Finding Your Wavelength in Wireless: Learning the Ropes

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Last week we touched on some of the key steps to take to get familiar with the WLAN industry. This week is going to be about taking a closer look at the ship and equipment (so to speak). The various pieces of hardware and how it can be used in different scenarios to help the WLAN ship sail. Jamie covers some of the different hardware equipment you will encounter as you engineer a wireless network.

Have you watched the video yet? Good. Here's why…

The blog part is to help you find what you really enjoy and are passionate about in Wireless/WLAN. To ask the questions you need to answer, give you direction, and to also give you a sense of some areas that are going to be harder than others.

To learn the ropes of hardware and its relevant implementation I highly suggest shadowing someone or attending a hands-on experience.  A few reasons for this:

  • Expertise
  • Retention
  • Foundation

I'll start with the last and go up the list.


Although the network is based off of RF you still require hardware to broadcast that signal. Having an above average understanding of the hardware, and how it works together, will give you the basis you need to be able to understand all the other concepts within WLAN. For example, understanding Access Points (AP) and their transmitting (TX) capabilities give you the ability to tell that you reaaaally don't need 100 AP's to a single building floor, and in all likelihood they're blocking each other's signals, rather than amplifying them.


'An ancient Chinese proverb says: "I hear and I forget, I see and remember, I do and I understand", clearlyindicating that the idea of active learning producing understanding is not a new concept. Balleck (2006) reported that "the use of active learning in the form of simulations, student presentations, and problem-solving situationswill better prepare students to understand"'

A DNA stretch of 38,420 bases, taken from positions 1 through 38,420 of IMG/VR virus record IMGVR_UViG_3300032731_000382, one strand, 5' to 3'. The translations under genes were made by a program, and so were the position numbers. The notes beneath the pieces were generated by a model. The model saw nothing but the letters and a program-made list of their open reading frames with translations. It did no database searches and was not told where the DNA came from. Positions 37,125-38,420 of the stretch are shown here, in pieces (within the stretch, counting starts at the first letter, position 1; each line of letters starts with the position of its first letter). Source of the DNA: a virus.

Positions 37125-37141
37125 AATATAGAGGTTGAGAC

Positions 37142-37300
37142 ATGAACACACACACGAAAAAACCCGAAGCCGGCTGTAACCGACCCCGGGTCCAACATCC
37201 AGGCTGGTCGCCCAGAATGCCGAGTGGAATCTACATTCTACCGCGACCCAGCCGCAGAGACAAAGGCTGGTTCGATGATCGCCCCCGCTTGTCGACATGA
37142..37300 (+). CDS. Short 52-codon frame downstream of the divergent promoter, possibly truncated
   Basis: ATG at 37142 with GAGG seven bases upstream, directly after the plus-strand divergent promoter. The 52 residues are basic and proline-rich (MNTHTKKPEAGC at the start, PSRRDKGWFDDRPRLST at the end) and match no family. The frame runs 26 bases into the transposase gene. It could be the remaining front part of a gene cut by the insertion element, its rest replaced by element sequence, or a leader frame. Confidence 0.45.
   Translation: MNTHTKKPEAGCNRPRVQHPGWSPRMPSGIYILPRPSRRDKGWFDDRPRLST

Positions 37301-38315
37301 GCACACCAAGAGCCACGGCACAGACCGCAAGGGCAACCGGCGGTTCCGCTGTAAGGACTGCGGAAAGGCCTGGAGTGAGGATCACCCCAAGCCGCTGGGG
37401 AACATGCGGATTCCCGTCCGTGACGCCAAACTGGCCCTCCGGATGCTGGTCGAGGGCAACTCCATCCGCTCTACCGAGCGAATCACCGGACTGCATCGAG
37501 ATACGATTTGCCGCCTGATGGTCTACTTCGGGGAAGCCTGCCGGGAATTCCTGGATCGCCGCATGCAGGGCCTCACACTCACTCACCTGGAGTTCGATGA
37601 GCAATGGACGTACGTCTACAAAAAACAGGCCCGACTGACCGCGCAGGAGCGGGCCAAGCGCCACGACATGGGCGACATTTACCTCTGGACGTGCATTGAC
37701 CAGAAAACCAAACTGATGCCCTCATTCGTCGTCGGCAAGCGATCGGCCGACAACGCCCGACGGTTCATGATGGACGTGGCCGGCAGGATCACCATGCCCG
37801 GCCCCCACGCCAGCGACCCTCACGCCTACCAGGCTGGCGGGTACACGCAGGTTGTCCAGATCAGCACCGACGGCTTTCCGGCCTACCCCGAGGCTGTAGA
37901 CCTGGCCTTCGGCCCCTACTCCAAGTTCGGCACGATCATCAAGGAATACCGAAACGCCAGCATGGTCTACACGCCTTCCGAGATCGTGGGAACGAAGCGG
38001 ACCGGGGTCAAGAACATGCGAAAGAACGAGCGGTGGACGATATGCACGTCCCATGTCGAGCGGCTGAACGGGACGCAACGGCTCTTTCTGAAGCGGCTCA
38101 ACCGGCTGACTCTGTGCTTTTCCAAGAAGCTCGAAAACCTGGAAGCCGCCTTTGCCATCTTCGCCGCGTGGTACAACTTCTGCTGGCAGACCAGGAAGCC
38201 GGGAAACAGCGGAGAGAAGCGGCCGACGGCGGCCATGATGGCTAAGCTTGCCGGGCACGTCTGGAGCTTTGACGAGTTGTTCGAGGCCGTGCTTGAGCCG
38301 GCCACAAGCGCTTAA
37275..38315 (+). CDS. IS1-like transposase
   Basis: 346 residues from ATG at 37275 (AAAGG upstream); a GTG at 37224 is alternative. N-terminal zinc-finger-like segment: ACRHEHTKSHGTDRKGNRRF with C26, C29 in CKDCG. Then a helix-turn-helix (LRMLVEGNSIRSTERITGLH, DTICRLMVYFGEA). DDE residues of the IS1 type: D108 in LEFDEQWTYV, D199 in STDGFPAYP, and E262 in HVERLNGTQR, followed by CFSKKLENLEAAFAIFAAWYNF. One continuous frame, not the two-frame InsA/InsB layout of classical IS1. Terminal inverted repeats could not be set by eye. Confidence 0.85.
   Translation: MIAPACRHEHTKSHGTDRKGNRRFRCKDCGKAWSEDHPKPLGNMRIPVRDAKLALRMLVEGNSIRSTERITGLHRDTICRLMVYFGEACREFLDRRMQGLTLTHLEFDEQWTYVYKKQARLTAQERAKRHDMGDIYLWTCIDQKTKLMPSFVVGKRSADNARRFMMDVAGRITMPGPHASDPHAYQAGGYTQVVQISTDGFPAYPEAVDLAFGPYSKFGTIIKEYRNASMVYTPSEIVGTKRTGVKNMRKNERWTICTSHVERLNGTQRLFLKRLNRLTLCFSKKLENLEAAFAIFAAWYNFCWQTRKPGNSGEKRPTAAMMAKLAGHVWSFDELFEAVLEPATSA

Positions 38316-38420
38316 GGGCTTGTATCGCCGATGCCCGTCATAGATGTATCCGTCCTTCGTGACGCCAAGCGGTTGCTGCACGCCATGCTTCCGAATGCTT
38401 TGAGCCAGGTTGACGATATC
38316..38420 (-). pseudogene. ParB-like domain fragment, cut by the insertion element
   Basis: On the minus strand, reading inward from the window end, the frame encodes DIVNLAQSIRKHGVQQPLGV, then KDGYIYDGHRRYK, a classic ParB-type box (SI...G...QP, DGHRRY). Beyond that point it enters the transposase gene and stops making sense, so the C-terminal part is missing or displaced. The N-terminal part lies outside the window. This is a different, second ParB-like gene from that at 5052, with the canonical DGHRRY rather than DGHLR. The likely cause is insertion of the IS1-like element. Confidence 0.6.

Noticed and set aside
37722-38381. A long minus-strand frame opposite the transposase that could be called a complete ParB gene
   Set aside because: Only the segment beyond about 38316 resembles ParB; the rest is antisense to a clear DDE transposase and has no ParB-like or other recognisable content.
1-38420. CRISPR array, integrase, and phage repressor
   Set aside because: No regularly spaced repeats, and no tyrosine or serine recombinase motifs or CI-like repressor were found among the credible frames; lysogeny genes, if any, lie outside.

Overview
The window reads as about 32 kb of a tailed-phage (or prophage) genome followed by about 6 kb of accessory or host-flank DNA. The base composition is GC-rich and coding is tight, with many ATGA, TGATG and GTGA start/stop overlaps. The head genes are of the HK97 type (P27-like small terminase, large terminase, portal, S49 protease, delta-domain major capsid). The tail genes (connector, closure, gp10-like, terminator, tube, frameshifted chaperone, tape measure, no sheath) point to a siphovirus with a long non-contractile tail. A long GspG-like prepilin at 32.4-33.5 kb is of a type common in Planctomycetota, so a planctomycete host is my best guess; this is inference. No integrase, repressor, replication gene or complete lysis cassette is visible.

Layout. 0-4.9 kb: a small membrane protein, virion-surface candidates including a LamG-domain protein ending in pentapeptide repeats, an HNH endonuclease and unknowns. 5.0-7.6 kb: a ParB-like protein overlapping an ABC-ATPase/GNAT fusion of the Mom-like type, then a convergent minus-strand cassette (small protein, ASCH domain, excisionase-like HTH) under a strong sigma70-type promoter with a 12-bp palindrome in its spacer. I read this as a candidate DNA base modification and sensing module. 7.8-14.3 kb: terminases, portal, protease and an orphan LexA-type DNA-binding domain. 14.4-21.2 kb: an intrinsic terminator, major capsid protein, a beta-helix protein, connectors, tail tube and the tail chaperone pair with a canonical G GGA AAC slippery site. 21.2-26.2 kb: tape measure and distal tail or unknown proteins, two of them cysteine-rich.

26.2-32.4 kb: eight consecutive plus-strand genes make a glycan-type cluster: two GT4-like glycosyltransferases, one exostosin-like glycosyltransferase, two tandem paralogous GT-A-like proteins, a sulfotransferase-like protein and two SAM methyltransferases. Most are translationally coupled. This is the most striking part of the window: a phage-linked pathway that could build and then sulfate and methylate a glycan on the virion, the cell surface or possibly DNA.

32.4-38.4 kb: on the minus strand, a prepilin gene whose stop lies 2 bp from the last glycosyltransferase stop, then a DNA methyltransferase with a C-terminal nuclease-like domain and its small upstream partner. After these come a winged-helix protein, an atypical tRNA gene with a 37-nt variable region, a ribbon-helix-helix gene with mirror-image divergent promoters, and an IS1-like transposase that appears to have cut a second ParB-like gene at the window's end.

This fantastic excerpt came from an article written by Carmen Perez Sabater, "Active Learning to improve long-term knowledge retention" (link here) Some people are able to learn and recite information, but they don't retain it and they can't apply it to real world scenarios. Whereas you're going to be asked to not only apply what you've learned, but to do so in way that demonstrates your expertise. Starting off by shadowing someone, or attending a hands-on class, will save you time and money in the long-run because you'll be able to understand and retain the concepts that much quicker.


The person that you're shadowing has been doing it longer than you have. Ego might say, "yes, but is he better than I am?" To which I would reply, "Maybe, but he has an edge you don't. Expertise and assessment." The person that you're shadowing, or even have mentoring you, can tell you the most efficient way to deploy a small-business office because they've done it several hundred times over. Or maybe they're a diagnostics expert and can tell you what to look to troubleshoot connectivity problems with an outside antennae. Having that expertise on your side to assess a situation and give you recommendations is a value that can't be measured.

What part of hardware do you find interesting?  Comment below and let's see if we can't connect the dots!